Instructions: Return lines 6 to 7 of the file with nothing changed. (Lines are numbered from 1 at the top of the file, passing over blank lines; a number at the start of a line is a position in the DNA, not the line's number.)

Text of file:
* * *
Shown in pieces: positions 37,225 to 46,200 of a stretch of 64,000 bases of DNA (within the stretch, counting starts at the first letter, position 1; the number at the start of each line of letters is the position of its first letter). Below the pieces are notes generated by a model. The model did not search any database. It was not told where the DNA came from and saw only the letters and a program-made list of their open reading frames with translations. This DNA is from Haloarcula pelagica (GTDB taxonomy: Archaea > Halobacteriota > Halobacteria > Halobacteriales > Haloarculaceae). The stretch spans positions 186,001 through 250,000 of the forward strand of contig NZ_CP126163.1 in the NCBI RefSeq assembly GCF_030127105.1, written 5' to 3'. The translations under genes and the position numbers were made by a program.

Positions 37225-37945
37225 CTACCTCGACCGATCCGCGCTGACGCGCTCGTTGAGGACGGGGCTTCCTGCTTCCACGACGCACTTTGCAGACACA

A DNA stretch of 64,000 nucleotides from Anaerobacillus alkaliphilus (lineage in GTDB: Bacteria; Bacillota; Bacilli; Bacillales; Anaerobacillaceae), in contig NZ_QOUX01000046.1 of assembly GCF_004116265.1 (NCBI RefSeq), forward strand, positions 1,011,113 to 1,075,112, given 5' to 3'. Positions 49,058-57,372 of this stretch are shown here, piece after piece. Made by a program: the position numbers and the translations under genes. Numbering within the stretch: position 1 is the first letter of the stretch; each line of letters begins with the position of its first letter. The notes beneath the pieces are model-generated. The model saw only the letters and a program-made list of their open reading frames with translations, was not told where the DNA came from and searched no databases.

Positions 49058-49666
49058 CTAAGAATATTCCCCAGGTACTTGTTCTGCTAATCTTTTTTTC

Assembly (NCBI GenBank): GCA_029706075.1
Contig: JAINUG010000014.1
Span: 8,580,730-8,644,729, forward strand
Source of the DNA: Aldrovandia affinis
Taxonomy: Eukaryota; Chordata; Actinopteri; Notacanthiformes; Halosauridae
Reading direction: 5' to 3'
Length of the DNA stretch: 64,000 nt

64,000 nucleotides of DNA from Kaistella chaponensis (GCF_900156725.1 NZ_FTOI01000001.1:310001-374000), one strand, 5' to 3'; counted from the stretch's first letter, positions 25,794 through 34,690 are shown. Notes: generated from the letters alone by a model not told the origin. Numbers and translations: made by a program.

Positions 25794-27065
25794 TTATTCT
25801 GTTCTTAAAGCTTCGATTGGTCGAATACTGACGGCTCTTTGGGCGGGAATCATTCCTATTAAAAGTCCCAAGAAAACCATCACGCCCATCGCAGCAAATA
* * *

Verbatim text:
49058 CTAAGAATATTCCCCAGGTACTTGTTCTGCTAATCTTTTTTTC

Assembly (NCBI GenBank): GCA_029706075.1